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Dr. Music | Fairhope's Record Store since 1996

This album contains a collection of works from the Seicento, most of them well known, although it also includes a composition (Cazzati's La Verità sprezzata) that is little or not very often heard. Since the foundation of Los Músicos de Su Alteza, we have devoted a substantial part of our work to the performance of 17th century music, often unpublished and forgotten since that time. Consequently, the vanitas argument has recurrently formed part of our programs; and it would not be unreasonable to say that every early music project is an exercise in vanitas. The subject of this disc is truth, but vanitas has inevitably crept into it. All the vocal works on this recording offer, in their own way, partial glimpses of the truth. The truth, or rather, the truths revealed by these compositions are not always flattering. On the contrary, they are truths that hurt, truths like fists that strike those who suffer the immediate consequences of their knowledge, or those who know in advance the terrible sufferings they will endure in the future. The allegory of Truth itself is also shown transformed into a suffering person. Thus, truth and disillusionment seem inextricably linked.
This album contains a collection of works from the Seicento, most of them well known, although it also includes a composition (Cazzati's La Verità sprezzata) that is little or not very often heard. Since the foundation of Los Músicos de Su Alteza, we have devoted a substantial part of our work to the performance of 17th century music, often unpublished and forgotten since that time. Consequently, the vanitas argument has recurrently formed part of our programs; and it would not be unreasonable to say that every early music project is an exercise in vanitas. The subject of this disc is truth, but vanitas has inevitably crept into it. All the vocal works on this recording offer, in their own way, partial glimpses of the truth. The truth, or rather, the truths revealed by these compositions are not always flattering. On the contrary, they are truths that hurt, truths like fists that strike those who suffer the immediate consequences of their knowledge, or those who know in advance the terrible sufferings they will endure in the future. The allegory of Truth itself is also shown transformed into a suffering person. Thus, truth and disillusionment seem inextricably linked.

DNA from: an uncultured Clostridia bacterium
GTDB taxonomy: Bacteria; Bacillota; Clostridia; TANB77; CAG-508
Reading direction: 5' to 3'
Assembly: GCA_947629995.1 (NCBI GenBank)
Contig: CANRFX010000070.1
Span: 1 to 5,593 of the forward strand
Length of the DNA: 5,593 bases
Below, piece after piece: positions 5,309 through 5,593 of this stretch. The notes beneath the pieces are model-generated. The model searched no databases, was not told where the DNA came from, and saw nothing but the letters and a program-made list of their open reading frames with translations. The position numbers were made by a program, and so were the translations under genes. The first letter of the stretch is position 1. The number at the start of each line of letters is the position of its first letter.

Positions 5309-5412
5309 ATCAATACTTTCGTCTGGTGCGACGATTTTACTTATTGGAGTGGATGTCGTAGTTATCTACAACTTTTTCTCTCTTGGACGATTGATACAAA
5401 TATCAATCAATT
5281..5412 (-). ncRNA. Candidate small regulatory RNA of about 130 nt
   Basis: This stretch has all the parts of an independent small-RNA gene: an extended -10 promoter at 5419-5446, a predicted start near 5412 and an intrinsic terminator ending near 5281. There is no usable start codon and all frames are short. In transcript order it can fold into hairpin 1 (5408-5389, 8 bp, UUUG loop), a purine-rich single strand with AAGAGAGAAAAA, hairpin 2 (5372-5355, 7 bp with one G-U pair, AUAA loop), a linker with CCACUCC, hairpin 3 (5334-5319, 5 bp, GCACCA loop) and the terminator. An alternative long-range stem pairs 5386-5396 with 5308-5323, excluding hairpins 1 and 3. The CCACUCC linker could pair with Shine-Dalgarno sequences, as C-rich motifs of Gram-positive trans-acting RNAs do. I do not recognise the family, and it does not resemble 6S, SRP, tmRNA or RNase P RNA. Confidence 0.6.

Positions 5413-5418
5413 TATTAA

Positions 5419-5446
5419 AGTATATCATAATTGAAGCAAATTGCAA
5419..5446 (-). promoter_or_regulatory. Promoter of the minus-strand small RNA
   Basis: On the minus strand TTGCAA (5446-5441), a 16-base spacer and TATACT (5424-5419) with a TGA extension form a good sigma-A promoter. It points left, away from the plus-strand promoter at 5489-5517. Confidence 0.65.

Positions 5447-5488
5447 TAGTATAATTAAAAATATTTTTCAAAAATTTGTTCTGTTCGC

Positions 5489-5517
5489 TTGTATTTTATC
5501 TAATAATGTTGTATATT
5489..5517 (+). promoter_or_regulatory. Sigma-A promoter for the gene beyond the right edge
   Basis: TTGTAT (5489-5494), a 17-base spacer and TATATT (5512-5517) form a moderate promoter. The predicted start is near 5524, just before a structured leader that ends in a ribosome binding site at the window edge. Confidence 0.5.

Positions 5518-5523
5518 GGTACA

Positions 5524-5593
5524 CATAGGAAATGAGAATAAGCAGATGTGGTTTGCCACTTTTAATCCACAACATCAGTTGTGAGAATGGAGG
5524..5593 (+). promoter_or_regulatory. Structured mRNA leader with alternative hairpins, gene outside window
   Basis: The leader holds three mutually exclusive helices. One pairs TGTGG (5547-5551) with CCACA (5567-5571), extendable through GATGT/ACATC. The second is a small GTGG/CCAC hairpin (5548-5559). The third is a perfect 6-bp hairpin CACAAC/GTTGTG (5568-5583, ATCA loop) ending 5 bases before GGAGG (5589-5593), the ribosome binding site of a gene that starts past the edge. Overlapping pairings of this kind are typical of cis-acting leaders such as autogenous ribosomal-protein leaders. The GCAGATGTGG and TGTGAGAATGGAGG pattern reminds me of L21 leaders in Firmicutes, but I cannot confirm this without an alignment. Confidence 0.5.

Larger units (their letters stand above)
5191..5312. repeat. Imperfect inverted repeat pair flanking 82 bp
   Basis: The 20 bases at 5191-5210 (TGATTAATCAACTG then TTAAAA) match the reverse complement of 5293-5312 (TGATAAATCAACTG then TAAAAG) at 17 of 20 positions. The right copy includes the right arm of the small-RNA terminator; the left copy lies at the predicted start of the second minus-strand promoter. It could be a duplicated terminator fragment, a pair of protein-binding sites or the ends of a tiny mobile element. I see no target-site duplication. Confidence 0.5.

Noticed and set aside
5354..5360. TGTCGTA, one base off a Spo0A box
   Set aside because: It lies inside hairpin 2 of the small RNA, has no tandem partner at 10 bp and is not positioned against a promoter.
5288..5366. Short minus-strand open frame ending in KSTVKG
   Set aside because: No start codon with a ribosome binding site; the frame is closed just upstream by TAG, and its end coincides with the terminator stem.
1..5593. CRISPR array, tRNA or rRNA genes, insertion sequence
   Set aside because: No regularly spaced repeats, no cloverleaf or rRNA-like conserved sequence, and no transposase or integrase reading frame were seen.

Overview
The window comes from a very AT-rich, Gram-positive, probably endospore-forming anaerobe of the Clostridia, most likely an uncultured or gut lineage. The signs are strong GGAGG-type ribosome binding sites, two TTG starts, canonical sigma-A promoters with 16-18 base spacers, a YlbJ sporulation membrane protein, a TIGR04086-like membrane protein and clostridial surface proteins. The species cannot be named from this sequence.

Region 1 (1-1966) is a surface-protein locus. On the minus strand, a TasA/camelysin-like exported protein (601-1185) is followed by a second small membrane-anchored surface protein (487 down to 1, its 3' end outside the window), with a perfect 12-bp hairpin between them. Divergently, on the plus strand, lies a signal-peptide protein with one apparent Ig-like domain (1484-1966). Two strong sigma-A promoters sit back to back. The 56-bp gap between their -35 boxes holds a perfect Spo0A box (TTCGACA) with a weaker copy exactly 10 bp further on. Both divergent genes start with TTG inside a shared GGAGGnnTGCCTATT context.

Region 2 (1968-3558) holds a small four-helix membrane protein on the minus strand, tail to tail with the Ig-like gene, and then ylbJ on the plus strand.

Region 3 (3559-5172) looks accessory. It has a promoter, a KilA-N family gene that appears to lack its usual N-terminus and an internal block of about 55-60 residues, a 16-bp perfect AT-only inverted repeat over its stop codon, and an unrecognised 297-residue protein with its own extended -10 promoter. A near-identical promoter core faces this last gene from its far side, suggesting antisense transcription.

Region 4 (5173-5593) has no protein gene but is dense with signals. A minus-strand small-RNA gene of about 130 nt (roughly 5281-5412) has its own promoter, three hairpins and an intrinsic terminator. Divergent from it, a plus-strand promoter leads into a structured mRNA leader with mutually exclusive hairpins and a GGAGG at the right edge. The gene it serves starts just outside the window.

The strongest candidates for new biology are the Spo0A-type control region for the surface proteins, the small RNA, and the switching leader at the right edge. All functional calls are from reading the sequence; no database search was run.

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This album contains a collection of works from the Seicento, most of them well known, although it also includes a composition (Cazzati's La Verità sprezzata) that is little or not very often heard. Since the foundation of Los Músicos de Su Alteza, we have devoted a substantial part of our work to the performance of 17th century music, often unpublished and forgotten since that time. Consequently, the vanitas argument has recurrently formed part of our programs; and it would not be unreasonable to say that every early music project is an exercise in vanitas. The subject of this disc is truth, but vanitas has inevitably crept into it. All the vocal works on this recording offer, in their own way, partial glimpses of the truth. The truth, or rather, the truths revealed by these compositions are not always flattering. On the contrary, they are truths that hurt, truths like fists that strike those who suffer the immediate consequences of their knowledge, or those who know in advance the terrible sufferings they will endure in the future. The allegory of Truth itself is also shown transformed into a suffering person. Thus, truth and disillusionment seem inextricably linked.
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